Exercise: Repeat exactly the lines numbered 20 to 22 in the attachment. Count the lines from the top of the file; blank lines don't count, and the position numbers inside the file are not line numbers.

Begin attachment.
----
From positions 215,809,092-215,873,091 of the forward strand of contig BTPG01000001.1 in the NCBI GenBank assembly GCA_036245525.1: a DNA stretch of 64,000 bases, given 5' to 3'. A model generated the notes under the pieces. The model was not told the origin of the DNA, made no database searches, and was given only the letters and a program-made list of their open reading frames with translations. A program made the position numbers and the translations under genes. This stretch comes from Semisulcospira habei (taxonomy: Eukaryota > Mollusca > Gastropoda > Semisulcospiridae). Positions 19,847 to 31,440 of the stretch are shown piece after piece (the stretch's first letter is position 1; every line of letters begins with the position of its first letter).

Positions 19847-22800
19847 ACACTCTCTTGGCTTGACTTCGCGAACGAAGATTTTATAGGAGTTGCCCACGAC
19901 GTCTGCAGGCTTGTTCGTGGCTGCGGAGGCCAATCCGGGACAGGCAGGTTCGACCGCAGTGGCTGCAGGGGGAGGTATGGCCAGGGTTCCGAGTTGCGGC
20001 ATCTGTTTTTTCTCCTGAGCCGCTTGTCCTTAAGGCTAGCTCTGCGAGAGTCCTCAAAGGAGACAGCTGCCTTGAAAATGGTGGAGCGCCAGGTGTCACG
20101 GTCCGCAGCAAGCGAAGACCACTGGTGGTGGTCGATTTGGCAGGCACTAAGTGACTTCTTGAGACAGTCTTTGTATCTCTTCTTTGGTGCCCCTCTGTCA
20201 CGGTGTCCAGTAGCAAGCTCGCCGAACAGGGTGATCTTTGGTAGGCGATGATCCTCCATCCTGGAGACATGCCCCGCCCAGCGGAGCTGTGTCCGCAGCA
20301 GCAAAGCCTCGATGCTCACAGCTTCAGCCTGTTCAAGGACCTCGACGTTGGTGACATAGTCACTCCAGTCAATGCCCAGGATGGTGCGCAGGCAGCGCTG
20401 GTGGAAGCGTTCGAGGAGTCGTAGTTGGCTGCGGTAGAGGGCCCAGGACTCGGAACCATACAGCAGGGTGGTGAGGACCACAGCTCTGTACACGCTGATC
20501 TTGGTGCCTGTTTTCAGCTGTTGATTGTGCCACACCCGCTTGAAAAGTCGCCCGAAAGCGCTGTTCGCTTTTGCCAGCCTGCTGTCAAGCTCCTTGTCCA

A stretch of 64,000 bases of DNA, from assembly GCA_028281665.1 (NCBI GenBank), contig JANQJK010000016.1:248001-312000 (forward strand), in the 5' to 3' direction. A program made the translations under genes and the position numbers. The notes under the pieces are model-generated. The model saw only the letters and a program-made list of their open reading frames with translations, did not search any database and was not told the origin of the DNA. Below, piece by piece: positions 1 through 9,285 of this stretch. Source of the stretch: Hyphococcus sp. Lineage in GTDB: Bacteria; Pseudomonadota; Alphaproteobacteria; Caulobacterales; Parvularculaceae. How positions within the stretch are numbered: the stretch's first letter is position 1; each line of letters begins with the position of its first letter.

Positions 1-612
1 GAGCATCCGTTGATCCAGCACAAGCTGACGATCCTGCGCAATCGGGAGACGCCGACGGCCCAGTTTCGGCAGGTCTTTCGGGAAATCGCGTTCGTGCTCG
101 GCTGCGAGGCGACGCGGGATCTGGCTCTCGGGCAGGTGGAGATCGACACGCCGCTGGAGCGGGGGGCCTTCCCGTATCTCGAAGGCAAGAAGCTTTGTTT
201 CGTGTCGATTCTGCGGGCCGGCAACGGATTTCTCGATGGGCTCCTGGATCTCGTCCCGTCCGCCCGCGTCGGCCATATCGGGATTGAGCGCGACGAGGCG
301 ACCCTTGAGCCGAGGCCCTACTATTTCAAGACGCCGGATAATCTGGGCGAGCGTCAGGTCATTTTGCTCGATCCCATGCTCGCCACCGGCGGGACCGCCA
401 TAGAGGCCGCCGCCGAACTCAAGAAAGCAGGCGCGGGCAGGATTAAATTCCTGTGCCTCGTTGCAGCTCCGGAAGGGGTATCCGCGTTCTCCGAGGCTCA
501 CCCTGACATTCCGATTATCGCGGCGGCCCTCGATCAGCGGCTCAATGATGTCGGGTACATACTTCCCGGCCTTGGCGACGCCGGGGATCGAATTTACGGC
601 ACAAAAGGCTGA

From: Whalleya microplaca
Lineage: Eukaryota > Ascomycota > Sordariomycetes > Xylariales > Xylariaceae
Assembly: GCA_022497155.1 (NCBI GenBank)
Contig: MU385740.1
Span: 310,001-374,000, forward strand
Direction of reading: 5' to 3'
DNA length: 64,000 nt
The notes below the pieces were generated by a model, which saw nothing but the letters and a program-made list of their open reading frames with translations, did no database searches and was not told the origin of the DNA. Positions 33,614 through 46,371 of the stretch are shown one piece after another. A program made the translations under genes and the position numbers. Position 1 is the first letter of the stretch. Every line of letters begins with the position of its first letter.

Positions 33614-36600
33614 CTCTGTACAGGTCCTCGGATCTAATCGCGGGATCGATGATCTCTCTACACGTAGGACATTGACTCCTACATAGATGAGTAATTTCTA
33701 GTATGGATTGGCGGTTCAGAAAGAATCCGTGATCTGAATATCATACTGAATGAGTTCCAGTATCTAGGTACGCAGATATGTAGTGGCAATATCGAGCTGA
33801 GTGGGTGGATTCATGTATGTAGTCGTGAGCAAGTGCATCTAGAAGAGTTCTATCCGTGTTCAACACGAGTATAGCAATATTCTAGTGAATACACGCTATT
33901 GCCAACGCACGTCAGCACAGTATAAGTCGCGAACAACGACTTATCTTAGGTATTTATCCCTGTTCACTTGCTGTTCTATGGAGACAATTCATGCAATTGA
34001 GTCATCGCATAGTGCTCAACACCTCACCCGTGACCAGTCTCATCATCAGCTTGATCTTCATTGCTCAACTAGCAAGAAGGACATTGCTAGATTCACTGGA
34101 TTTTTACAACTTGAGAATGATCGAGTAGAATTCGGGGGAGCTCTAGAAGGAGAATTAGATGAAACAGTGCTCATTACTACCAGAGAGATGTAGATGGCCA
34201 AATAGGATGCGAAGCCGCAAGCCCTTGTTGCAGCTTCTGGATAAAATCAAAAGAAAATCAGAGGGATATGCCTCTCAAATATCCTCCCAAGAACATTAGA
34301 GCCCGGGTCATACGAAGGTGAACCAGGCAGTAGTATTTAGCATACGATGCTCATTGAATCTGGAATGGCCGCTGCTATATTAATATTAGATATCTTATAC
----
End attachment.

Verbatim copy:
From: Whalleya microplaca
Lineage: Eukaryota > Ascomycota > Sordariomycetes > Xylariales > Xylariaceae
Assembly: GCA_022497155.1 (NCBI GenBank)